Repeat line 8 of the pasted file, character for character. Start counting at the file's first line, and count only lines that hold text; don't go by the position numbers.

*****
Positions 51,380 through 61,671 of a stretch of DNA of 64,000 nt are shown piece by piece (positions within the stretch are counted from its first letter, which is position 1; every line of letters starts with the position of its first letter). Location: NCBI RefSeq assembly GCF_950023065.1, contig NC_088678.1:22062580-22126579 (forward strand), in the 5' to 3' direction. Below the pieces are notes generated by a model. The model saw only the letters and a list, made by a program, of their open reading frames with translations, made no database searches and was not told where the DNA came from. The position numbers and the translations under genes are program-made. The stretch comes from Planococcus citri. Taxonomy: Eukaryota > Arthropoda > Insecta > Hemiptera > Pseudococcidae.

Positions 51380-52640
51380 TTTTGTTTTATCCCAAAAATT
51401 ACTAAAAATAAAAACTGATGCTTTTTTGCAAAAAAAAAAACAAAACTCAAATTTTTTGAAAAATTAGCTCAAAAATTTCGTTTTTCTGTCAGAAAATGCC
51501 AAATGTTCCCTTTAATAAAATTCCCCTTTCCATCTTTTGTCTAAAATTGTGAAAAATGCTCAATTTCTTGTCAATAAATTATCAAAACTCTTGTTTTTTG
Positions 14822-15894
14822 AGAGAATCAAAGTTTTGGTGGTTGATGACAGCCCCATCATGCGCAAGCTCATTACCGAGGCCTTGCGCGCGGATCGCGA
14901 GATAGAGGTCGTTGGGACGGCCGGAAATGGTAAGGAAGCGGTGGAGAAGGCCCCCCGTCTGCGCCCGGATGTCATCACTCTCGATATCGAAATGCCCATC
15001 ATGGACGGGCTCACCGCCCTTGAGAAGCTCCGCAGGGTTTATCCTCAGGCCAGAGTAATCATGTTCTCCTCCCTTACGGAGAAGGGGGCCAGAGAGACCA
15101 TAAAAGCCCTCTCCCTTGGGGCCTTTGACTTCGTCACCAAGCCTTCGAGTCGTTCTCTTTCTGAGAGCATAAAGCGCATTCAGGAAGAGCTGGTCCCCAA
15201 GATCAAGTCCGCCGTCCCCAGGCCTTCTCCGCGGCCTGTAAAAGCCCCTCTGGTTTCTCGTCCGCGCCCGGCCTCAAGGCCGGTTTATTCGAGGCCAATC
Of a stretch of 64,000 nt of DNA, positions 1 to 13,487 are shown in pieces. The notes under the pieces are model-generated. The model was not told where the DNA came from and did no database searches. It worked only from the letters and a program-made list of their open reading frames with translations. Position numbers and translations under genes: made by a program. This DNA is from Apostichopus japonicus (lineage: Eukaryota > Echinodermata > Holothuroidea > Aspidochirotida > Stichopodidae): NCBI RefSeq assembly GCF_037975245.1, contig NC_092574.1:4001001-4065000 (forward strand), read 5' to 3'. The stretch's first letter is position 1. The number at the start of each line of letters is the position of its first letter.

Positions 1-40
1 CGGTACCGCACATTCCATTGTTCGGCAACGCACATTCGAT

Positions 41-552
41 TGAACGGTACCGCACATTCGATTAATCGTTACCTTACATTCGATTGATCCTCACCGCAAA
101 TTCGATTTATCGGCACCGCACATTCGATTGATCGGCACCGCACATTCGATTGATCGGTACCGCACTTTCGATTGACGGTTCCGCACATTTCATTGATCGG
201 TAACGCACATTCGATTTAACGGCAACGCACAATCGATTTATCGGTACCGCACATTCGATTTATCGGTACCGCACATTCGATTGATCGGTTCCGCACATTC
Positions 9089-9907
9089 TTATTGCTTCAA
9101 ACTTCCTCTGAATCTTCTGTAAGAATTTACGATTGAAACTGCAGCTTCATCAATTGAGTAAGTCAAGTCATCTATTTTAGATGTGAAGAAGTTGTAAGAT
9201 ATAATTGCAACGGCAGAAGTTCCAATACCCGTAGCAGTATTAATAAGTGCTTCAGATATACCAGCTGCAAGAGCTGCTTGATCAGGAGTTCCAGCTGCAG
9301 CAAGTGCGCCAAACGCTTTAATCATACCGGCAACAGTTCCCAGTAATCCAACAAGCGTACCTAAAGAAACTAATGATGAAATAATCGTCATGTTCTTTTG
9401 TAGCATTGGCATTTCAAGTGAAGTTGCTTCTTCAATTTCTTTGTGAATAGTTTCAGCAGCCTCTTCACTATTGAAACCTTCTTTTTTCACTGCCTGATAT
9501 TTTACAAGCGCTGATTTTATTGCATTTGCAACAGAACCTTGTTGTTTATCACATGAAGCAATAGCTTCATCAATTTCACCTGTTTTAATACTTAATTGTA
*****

14901 GATAGAGGTCGTTGGGACGGCCGGAAATGGTAAGGAAGCGGTGGAGAAGGCCCCCCGTCTGCGCCCGGATGTCATCACTCTCGATATCGAAATGCCCATC